Excess winter deaths, fuel poverty and flu


Content last reviewed: 27 July 2014

In common with the rest of England and other countries across Europe, more people die in the winter in Central Bedfordshire than in the summer.

Excess winter deaths, also called excess winter mortality, is a statistical measure which attempts to quantify how big the effect of the winter months is in a given population.  It can be expressed as the number of extra people who have died, or as an index comparing winter deaths to the number that occur at other times of the year.

These are crude measures.  People die unnecessarily all year round, and it is possible for the apparent number of excess winter deaths to go down simply because the number of deaths at other times of the year has gone up.  Moreover, the figures take no account of the age structure of the population, which makes comparison with other areas or the national average impossible.  Even comparing the picture in Central Bedfordshire over time is difficult, because the age structure of the population may change substantially year to year, for example with an influx of population due to a new housing development being built.

The indicative number for Central Bedfordshire in the year from August 2011 to July 2012 was 80 extra deaths during the winter, which was an increase of 12.6% compared to the average throughout the rest of the year.  This is the most recent data available on 05 March 2014.  The value of measuring excess winter deaths is not so much in the figures themselves, but in the principles underlying them.

It is well known that death rates are higher in the winter months, and these deaths are largely due to predictable causes:

  • Long-term conditions: cold temperatures pose a particular risk to people living with long-term cardiovascular and respiratory conditions, because these diseases reduce the body’s ability to make the natural physiological responses required to keep warm and well in the cold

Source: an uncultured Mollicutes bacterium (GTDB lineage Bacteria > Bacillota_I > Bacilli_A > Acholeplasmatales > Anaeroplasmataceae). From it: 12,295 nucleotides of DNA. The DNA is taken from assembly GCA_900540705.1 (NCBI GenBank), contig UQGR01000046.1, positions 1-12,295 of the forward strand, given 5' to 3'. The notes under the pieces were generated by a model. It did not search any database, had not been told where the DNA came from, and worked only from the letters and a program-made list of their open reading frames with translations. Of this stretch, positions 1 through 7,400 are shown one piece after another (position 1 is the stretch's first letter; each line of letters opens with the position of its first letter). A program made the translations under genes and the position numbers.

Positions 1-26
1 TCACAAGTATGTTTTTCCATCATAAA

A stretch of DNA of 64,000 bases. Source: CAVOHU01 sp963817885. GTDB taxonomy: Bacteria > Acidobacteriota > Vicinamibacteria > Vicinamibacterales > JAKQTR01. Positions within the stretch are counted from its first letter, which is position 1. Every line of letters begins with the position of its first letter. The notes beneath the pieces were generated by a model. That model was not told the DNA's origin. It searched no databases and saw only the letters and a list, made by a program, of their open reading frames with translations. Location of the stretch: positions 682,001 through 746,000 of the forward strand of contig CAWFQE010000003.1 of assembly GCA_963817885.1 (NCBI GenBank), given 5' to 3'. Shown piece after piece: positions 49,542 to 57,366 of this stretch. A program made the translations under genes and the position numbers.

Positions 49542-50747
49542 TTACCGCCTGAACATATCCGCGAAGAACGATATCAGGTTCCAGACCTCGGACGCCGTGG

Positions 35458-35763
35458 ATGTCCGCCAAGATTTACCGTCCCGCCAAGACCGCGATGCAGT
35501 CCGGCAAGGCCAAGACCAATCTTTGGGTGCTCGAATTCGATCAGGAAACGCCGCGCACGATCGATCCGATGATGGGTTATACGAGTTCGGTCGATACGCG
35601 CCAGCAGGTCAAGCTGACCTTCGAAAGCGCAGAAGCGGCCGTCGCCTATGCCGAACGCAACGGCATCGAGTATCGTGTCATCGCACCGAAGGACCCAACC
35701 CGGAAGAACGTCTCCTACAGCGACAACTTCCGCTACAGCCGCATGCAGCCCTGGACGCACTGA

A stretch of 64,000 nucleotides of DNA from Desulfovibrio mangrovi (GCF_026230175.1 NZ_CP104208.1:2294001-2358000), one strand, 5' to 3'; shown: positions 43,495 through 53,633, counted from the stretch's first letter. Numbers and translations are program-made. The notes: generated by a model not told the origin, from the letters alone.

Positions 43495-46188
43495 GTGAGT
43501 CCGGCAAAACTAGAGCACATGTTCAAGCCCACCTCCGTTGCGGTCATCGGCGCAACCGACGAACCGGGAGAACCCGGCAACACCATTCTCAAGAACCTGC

• Thrombosis: cold temperatures increase blood pressure and the blood’s tendency to clot, which is exacerbated by physical inactivity and causes heart attacks and strokes
  • Influenza and other viral infections: incidence of seasonal flu, respiratory syncytial virus and norovirus all peak in the winter months
  • Injuries: People of all ages are affected by increases in falls and road traffic accidents in winter weather

Certain groups are most at risk:

  • Older people, especially those living alone
  • People with long term illnesses
  • People with disabilities
  • Households with low income, living in poor housing, or in rural areas
  • Younger people who live alone
  • People who are homeless

The most important point to note is that these risk factors are eminently preventable, using simple measures such as protective behaviours (adequate clothing, eating well, staying active), home insulation and adequate heating, flu vaccination and alertness on the part of people and their caregivers to the increased risk of becoming unwell and the need to seek medical help early.

Last updated Friday, 22nd April 2016